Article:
THE Scottish Rugby Union and Edinburgh Rugby have both declined to comment on a story reporting that John Hardie’s suspension from club and country is due to alleged cocaine use, which appeared in a national broadsheet publication this morning [Sunday].
The governing body issued a statement early Friday evening which explained that the player would not be selected for Edinburgh or the national team pending an internal investigation, but gave no indication of what precisely had prompted this course of action.
Respected rugby journalist Mark Palmer reported on the front page of the sports section of this morning’s Sunday Times that he: “understands that alleged cocaine use is behind the decision to suspend John Hardie”.
“It is understood that the 29-year-old flanker has not failed a drugs test, with his employers therefore taking a proactive stance,” he added.
Palmer explained that the SRU and Edinburgh had refused to comment on the story before publication, and they continued with that stance when contacted by The Offside Line this morning.
Hardie is the second high-profile Edinburgh back-row player to be suspended in as many weeks, following club captain Magnus Bradbury being frozen out while an investigation is conducted into a late night fall which left the player concussed and unavailable for selection.
Club head coach Richard Cockerill is clearly irritated by these issues but managed to keep his team focussed enough on the job in hand to run in 10 tries in a 73-14 victory over Russian side Krasny Yar yesterday lunchtime, which puts them top of their Challenge Cup pool after two games with a maximum number of possible points accumulated.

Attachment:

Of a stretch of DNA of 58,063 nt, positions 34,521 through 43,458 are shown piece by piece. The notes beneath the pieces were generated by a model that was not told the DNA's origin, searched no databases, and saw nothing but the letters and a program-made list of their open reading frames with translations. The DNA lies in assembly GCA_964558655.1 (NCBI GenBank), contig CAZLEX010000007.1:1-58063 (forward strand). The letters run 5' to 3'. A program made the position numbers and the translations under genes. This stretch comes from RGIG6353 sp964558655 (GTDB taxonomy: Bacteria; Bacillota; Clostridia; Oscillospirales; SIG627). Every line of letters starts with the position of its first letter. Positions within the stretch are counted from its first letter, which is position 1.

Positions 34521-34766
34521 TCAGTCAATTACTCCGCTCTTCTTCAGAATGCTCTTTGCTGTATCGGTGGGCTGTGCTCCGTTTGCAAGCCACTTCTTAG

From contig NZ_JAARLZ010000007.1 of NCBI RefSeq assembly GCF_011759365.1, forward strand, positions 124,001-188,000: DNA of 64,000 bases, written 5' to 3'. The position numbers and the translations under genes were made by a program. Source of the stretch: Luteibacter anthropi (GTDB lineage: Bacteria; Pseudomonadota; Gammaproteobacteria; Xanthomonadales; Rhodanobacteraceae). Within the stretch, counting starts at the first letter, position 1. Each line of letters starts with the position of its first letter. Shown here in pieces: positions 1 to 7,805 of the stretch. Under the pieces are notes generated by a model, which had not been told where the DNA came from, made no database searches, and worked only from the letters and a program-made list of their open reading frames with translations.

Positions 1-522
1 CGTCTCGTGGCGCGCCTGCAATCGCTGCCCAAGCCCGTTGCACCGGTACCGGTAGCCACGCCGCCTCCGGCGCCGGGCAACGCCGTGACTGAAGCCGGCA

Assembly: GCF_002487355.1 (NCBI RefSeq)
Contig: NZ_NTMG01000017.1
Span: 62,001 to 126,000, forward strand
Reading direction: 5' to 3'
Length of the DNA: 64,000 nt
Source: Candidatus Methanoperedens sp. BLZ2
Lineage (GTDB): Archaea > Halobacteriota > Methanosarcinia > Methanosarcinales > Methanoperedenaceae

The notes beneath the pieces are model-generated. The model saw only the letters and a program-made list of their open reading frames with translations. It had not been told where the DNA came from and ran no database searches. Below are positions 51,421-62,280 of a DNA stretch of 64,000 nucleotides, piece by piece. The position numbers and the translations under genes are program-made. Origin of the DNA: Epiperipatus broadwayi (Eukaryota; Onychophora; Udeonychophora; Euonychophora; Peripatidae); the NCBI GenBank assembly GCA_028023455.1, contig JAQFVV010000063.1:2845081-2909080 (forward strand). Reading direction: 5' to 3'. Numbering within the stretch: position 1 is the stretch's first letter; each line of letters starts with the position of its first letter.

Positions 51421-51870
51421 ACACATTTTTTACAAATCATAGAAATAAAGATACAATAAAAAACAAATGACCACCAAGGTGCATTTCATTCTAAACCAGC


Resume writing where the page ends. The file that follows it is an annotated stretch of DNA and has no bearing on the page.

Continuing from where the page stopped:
“I am not going to comment on John Hardie but what I do know is that I will run a strong culture and we will deal with those situations as they come along,” Cockerill explained to the Sunday Times, after the game. “My job is to make this a strong, robust environment and we will continue to do that. That will continue.”
“I have dealt with situations at previous clubs around players getting themselves into situations and I will deal with it as I see fit. I make it very clear that I want an honest and robust environment and people who want to be part of that.”
Blair Kinghorn and Murray McCallum scored two tries each in Moscow, while Sam Hidalgo-Clyne, Lewis Cramichael, Neil Cochrane, Fraser McKenzie and Stuart McInally also crossed the whitewash for the capital outfit in yesterday’s match. The other score was a penalty try.
“At times it was not perfect but when we were on our mettle there was some outstanding rugby there, some outstanding defence as well,” concluded Cockerill.